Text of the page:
Each of these projects takes a different approach:
Admilk goes all in with a series of 3D animations featuring the brand name. They are fun, light, and a bit unexpected. The graphics include objects that look like balloons, milk and cereal, and grass with flowers. (Click through to see each one.)

Refokus uses three-dimensional objects that move on a scroll to create directional flow and visual interest in a space where there’s not much else in terms of art. The objects stick with the aesthetic on the scroll and create an interesting element that carries you through the design without overwhelming you with tricks.

Junni is one of those website designs that goes all in with 3D. This illustrated bubble style of graphics is beginning to be a 3D trend in itself as a style that’s being used more and more with icons and even emojis. It has a light feel, and the animation almost makes it seem silly and somewhat childish.

 

 

3. Long Focal Depth

It’s been a while since a true photography or videography trend made this roundup, but there are so many instance of this image/video style in projects it can’t be ignored. Long focal depth is almost everywhere, from travel sites to architecture to e-commerce.

Long focal depth or depth of field allows the image to show a lot of space in an image in a way that’s sharp and viewable. Depth of field, in photography terms, is the distance between the closest and farthest objects in an image that are acceptably sharp.

In this trend, each website features a strong image with plenty of depth of field. The image can be still or moving, and the image is the thing that really draws you into the design.

What’s great about this trend is that you can see a lot of a scene and even feel like you are part of it. It’s an engaging visual concept that can work for a variety of purposes.

Interest Media uses a video reel that slowly zooms even further out. The image is lovely, and with the text overlay is easy to read and understand. It almost feels like you are walking backward on the bridge in the video.

Bloomingdales uses an immersive video with plenty of depth and virtual reality elements to create an immersive shopping experience. It makes you feel like you are in the store via the website and encourages shopping. It’s a fun way for the retailer to showcase its 150th anniversary.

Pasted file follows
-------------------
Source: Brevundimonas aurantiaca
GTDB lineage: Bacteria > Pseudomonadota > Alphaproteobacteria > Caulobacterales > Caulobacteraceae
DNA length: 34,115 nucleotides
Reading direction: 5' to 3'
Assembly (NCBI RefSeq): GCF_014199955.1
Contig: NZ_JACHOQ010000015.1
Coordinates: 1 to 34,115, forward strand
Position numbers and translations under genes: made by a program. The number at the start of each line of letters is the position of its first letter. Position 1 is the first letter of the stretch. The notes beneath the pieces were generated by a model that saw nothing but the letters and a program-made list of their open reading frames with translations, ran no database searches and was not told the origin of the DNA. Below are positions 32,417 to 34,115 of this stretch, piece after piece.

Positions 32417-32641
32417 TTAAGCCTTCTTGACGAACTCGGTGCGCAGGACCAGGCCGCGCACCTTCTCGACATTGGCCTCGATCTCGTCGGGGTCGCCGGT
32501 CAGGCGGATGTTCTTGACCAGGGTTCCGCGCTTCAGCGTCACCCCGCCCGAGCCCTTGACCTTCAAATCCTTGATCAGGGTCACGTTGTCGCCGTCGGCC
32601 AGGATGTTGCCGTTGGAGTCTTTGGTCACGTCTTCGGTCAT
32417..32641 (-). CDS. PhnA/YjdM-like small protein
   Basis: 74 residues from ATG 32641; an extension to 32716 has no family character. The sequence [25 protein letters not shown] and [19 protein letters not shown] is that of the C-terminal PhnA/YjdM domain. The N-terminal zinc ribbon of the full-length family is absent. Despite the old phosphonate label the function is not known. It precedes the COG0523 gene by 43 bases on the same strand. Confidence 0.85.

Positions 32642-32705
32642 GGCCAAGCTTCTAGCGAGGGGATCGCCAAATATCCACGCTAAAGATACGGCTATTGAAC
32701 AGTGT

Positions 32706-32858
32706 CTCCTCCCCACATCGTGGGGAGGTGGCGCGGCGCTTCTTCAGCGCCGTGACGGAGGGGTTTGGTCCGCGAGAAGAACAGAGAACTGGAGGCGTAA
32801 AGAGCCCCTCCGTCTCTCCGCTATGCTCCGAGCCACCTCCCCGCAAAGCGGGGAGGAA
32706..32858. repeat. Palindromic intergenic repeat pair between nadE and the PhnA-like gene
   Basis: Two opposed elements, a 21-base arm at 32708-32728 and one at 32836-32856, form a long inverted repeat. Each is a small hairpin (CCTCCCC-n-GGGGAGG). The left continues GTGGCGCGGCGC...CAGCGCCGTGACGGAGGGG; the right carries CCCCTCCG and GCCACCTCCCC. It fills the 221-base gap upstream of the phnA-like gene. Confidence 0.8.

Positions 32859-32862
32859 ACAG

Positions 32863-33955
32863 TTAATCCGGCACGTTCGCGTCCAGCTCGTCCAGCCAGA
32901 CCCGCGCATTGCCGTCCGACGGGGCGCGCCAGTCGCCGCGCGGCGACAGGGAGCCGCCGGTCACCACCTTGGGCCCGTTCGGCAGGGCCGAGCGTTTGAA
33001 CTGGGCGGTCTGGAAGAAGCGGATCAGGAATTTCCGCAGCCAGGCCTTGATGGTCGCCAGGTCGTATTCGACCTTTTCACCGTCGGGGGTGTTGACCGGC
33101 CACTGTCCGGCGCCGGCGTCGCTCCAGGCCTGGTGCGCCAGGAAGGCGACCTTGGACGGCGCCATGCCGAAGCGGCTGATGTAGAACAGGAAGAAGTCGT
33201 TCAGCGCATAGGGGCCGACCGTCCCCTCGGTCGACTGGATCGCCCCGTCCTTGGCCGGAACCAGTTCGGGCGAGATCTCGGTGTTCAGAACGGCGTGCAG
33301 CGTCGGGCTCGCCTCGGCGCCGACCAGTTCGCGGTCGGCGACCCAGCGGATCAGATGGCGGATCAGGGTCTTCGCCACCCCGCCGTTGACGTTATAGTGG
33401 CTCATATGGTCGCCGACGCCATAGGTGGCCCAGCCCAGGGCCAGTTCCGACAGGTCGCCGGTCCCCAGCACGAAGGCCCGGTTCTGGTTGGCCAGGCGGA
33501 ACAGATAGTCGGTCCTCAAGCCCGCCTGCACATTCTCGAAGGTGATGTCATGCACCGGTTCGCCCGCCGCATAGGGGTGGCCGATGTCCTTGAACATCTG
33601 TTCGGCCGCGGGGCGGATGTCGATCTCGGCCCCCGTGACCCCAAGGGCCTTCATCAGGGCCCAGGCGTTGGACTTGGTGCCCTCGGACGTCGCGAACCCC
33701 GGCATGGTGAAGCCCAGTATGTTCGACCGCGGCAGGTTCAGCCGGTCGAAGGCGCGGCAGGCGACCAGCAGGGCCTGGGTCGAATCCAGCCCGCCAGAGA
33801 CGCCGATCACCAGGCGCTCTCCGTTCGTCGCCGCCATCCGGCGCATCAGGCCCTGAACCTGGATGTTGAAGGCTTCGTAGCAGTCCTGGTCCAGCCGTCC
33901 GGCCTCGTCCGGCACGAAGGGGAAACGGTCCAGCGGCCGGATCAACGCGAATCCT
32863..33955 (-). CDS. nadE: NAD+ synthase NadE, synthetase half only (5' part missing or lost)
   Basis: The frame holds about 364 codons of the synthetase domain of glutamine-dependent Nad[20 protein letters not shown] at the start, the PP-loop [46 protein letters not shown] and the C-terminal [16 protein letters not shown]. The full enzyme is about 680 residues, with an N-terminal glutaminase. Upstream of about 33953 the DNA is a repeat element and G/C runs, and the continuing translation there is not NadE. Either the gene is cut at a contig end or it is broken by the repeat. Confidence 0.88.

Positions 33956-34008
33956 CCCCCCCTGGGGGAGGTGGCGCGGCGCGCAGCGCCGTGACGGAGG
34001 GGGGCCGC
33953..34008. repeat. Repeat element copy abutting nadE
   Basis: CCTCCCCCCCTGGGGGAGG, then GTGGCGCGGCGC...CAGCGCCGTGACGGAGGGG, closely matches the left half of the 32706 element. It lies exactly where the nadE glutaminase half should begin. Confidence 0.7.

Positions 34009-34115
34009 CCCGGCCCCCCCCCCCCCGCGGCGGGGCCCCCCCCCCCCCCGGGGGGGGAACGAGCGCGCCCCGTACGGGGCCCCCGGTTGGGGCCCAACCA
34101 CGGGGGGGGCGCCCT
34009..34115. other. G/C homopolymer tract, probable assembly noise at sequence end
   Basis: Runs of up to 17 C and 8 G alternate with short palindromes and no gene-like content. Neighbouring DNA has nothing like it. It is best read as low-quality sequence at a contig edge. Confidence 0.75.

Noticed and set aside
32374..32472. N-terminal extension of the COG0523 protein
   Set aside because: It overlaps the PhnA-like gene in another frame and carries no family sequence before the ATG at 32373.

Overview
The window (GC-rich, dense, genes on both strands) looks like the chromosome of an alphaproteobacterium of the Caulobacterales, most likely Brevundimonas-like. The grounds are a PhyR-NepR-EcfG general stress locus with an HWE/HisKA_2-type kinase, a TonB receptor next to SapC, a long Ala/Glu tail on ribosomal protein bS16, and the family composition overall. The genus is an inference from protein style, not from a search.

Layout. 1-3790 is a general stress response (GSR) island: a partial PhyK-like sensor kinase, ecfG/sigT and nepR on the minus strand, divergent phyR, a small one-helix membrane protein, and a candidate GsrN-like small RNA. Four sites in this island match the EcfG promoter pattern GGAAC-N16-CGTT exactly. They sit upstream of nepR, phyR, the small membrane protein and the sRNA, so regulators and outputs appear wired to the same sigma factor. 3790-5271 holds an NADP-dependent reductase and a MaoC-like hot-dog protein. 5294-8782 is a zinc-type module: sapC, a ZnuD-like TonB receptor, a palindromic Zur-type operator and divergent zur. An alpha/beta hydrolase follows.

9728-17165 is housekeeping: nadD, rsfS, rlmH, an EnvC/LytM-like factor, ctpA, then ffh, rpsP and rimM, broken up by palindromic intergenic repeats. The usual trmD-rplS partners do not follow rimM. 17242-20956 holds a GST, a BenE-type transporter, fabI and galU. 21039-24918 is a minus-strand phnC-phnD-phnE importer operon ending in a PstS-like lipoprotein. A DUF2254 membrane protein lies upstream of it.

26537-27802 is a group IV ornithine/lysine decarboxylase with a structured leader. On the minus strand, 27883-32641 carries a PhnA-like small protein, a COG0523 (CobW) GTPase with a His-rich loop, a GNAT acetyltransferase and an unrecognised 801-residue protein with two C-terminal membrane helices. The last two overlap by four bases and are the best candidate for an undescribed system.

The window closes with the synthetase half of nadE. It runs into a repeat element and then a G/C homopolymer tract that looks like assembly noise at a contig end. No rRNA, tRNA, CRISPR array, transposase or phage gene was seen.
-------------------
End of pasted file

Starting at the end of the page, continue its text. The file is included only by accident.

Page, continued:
Arredamento Design uses a photo with a wide focal area to provide interior design inspiration. Note the crisp lines and ease of which you find yourself engaging with the image, or even imagining a room like the one pictured. The effect used in the design, with a zoom on scroll, pulls the user into the image even more. Depth here keeps the motion and zoom from being too much and almost allows you to see more and feel even closer to objects that are further away in the image.

 

 

Conclusion

There are two trends here that tend to cross over into one another: The color red is everywhere and having a major emergence this fall as a dominant hue and depth, and three-dimensional focus is everywhere.

Both are highly usable design elements that can be incorporated easily, making them even more likely to continue to gain prominence in projects.

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Whether you’ve worked with a few WordPress themes to design websites or worked with many of them, you’ll no doubt agree that plenty of WordPress themes that are visually gorgeous on the front end can be terribly unattractive and extremely awkward to use on the backend. 

Working with a WordPress theme can sometimes be difficult, but it can be different.

Want proof? Look no further than with BeTheme. 

BeTheme, with 260,000+ sales and counting and a 4.83-star user rating, is one of the top 5 best-selling WordPress themes of all time.

In this article, we’ll show you one of the many reasons why this is the case by focusing on how BeTheme’s backend is designed to make web design tasks more manageable.

Enhance your workflow experience with a WordPress theme backend that won’t stress you out 

Once you install BeTheme, you’ll almost immediately notice it’s different. Instead of a drab and often unintuitive WordPress backend, you’ll suddenly be confronted with a clean, well-organized dashboard and toolset.

You haven’t actually lost anything. WordPress, with its impressive assortment of content management tools, is still there. Be’s backend is a visually appealing space in which you will take pleasure to work.

If only the rest of WordPress could follow suit.

If you haven’t worked with BeTheme recently (or at all), why not let us walk you through several of its most helpful backend features.

Starting with:

1. Dashboard Design